After my post on increasing WordPress Performance, I’ve been helping several other people with their overloaded website.
The most unique probably is the one owned by (let’s call him) Mr. King.
Mr. King has got a very popular website. PageRank 2 only, but since it’s a niche rarely targeted by others, people are flocking there anyway.
He’s making (my guess) thousands of dollars every month, just from Google AdSense shown on his website.
However, the popularity brings other problems. His powerful server (I think it’s a quad core,with 4 GB RAM) was constantly overloaded.
After I optimized the server, it’s working fine now.
Except for the static pages.
First, a little bit about “static” page in WordPress. It’s not really static actually, it’s dynamically generated. In itself it’s not a problem.
However, when you utilize WordPress’ permalink feature, essential to make your website more visible on Google, **and** you have thousands of pages; then it started to get, um, “interesting”. Note that this may probably an understatement 🙂 considering the fun I had while optimizing the website.
Basically, I think this is how permalink for pages works in WordPress :
[ 1 ] A visitor requested a page, in the form of a people (and Google) friendly link.
Example : http://asiablogging.com/links-2-asia/
[ 2 ] Due to WordPress-generated .htaccess file, Apache will translate the permalink into loading index.php and passing along that permalink to it.
[ 3 ] WordPress will lookup that permalink in the rewrite table, and got the real URL.
The rewrite lookup record can be viewed with this SQL command :
select * from wp_options where option_name=’rewrite_rules’;
[ 4 ] The real URL loaded and shown to the visitor.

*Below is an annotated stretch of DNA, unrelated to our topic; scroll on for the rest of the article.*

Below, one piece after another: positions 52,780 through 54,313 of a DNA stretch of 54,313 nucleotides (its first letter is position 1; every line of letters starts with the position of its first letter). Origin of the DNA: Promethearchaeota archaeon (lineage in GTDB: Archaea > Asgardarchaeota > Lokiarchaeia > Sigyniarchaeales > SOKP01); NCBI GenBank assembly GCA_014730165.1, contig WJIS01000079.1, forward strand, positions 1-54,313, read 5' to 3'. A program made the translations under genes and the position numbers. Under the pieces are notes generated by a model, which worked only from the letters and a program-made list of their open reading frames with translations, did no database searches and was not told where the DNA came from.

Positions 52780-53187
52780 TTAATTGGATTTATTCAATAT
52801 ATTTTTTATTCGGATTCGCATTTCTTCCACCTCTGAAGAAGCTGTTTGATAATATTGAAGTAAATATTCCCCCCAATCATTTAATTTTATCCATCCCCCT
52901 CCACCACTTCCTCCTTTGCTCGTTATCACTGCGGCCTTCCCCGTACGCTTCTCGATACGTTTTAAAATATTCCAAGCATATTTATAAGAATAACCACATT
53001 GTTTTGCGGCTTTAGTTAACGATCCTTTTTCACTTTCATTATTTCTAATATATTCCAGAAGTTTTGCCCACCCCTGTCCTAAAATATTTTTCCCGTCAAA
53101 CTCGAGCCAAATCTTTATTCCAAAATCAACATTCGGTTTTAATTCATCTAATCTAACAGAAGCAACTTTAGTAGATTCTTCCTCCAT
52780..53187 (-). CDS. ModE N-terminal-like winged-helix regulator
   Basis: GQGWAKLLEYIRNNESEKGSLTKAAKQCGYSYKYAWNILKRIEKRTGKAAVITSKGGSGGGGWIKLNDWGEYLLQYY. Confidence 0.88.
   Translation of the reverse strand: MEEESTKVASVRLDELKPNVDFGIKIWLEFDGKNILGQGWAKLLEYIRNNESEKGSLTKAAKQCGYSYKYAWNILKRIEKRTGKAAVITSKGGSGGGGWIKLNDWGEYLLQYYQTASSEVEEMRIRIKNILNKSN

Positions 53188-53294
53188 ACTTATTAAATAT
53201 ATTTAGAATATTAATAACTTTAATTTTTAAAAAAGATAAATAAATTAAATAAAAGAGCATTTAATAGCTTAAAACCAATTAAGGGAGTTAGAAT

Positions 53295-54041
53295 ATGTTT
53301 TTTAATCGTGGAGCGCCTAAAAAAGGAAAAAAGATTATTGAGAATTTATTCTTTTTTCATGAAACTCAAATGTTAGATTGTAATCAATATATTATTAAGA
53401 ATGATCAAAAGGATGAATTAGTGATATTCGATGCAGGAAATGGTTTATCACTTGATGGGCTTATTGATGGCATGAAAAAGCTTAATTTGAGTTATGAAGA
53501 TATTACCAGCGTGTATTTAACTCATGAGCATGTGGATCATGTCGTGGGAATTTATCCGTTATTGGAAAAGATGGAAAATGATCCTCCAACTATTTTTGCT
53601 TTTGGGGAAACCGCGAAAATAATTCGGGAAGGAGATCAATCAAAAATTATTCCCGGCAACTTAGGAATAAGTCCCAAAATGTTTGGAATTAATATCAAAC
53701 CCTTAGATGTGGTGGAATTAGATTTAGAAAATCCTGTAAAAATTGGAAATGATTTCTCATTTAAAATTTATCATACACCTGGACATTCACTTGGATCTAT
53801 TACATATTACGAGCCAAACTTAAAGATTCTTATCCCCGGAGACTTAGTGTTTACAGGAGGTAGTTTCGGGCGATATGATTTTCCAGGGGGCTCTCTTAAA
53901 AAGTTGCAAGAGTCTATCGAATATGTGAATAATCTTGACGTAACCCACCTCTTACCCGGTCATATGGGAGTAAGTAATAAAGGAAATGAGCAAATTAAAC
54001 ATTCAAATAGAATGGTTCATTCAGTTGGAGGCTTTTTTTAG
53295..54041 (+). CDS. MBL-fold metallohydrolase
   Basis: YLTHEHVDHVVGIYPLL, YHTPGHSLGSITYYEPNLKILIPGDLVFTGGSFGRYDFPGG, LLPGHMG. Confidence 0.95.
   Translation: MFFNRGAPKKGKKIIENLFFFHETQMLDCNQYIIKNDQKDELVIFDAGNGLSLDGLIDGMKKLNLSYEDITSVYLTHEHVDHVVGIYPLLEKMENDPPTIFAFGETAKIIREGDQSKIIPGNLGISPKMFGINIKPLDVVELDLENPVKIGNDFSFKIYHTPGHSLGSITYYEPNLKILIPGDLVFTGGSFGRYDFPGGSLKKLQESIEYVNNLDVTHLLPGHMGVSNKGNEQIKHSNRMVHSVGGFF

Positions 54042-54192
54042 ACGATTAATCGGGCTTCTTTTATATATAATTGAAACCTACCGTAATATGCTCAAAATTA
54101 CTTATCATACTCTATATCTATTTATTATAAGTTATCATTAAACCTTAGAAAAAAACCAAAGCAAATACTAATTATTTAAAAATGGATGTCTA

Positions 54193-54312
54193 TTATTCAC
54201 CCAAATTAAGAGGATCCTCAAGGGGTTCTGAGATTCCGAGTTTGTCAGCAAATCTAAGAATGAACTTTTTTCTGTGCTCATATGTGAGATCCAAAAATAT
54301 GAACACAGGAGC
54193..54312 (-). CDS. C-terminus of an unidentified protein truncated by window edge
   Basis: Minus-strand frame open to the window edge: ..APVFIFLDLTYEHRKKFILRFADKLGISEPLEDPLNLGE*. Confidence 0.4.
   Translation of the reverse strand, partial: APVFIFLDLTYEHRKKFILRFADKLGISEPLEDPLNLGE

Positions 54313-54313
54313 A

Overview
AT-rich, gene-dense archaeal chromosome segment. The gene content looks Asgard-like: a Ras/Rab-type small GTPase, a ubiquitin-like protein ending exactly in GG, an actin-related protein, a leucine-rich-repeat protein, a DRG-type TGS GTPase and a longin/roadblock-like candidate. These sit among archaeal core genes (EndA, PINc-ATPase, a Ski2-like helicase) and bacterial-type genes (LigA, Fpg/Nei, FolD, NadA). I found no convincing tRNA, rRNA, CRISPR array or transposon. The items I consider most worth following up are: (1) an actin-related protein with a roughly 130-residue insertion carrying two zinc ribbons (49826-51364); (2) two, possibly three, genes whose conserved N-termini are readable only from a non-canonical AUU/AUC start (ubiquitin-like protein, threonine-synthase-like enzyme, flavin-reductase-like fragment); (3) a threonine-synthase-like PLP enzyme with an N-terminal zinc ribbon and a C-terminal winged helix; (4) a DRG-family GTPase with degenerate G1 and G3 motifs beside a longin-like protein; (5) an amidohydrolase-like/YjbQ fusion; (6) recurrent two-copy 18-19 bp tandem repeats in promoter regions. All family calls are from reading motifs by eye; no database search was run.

So far so good.
However, when we’re talking about **thousands** of pages, then things started to become messy.
Last time I checked, the rewrite lookup table (the thing I was talking about in point 3 above) for Mr. King’s website is about 21 MB in size.
And **everytime** he add a new page, that record will be recreated again, from scratch.
WP developers have acknowledged the problem as very serious. This is because the way it works at the moment (WordPress version 2.3.1), this scheme is not scalable / will give poor performance over as little as 1000 pages.
And since it’s within the WordPress’ core, it will require a rather significant overhaul to get this fixed.
Don’t get it wrong, they’re (I think) most happy and flattered that some people are actually trying to make WordPress to work as substitute of a Wiki 🙂 It’s just that there’s this technical glitch at the moment that will be causing difficulties to many others from following the same path.
So last time I checked, they’re very interested to get this fixed.
Back to Mr.King – I have now optimized the server so it performs much faster, despite the bottleneck I described above.
There’s still slowdown noticable when creating a new page, but it’s now quite bearable
Anyway, again that was fun indeed. I guess this is why I chose IT as my career path back there years ago – it was fun (and very useful to many people), and it still is today.
His server had problems and crashing his website. Mr King said that the datacenter guys are looking into it, but I’m welcome to look around as well.
Soon it’s pretty clear that the hard drive of the server is dying. I told Mr King to relay that to the techies, which responded with “how did you figure it out ?” (dmesg + google – duh).
Long story cut short – they botched big time, but thankfully I managed to snatch a backup of Mr King’s website before it went down the flames.
Now I host Mr King’s website on my server, and he’s a very happy guy again.